This page covers planning your ceremony itself.

You can find answers to questions about arrival, departure and time spent at the Town Hall (apart from during the ceremony) by visiting this page.

An office with pictures on the walls and green carpet, containing a desk and chair for the registrar, and four blue chairs for the couple and their witnesses

Please find below our most frequently asked questions about Statutory Room ceremonies

If you have a question which is not on this list, please email and we will try our best to answer it.

Ceremonies in the Statutory Room are the shortest, simplest ceremonies possible, offered for couples who would prefer this kind of ceremony.

Please note there is no facility to conduct separate interviews the Statutory Room, and if you do not wish to see each other prior to the ceremony, or if you want to personalise your ceremony, you will need to book one of our other rooms.

We are not able to offer ceremony co-ordination meetings for any ceremonies in the Statutory Room.

You can see the ceremony scripts by clicking on the links below, but please bear in mind that some registrars may use a slightly different script:

No readings, entrances to the room, personal vows, music or other personal elements can be accommodated, other than the exchange of rings.

You will be emailed a link to a page with a form to fill in at least a month before your ceremony, which will go through the details for your specific date.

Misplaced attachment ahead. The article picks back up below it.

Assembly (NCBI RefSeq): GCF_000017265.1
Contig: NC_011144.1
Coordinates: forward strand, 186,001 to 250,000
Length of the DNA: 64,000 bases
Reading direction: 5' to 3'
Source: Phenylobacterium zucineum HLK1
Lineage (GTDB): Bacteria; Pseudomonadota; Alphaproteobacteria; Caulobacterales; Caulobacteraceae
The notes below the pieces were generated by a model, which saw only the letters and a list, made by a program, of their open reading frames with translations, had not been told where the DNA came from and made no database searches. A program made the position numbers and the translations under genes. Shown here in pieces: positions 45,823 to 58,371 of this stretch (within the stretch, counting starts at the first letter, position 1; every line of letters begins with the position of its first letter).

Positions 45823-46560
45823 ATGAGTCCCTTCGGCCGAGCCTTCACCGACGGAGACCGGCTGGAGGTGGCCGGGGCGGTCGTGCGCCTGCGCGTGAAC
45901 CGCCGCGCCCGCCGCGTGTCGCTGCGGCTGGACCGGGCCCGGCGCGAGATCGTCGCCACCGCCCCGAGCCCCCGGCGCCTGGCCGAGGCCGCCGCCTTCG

As civil partnership law is different from marriage law, there are no legal words you need to say, so if you would prefer to simply sign the paperwork with your witnesses you can.

Many couples like to have a ceremony and make promises to each other as a public pledge of their love and commitment, even though it is not a legal requirement. You will need to book a ceremony room and timeslot for the civil partnership paperwork to be done whether you are choosing to have a ceremony or not.

You will be emailed a link to a page with a form to fill in at least a month before your ceremony, which will go through the details for your specific date, and you can list the choice you have made.

That is fine. Although we would encourage you to celebrate both ceremony days in these circumstances, Statutory Room ceremonies are always very simple.

During the marriage ceremony you will make two legal declarations before your witnesses, guests and the registrars. You will declare your freedom to marry one another, and then accept one another as husband or wife.

For civil partnership couples the words themselves are not legally binding, but will be verbal promises made to each other.

These words do not need to be memorised as you will repeat them, a few at a time, after the registrar.

Not at all. The exchanging of rings is a traditional part of a ceremony rather than a legal requirement. Some couples choose to exchange only one ring, some choose a different token personal to themselves, and others choose not to include this part of the ceremony at all.

At the end you will be announced as husband/wife and husband/wife, or as civil partners, and will sign the marriage or civil partnership schedule, the legal record of your union, with your witnesses.

Your witnesses will then be invited to congratulate you both as you leave the room together.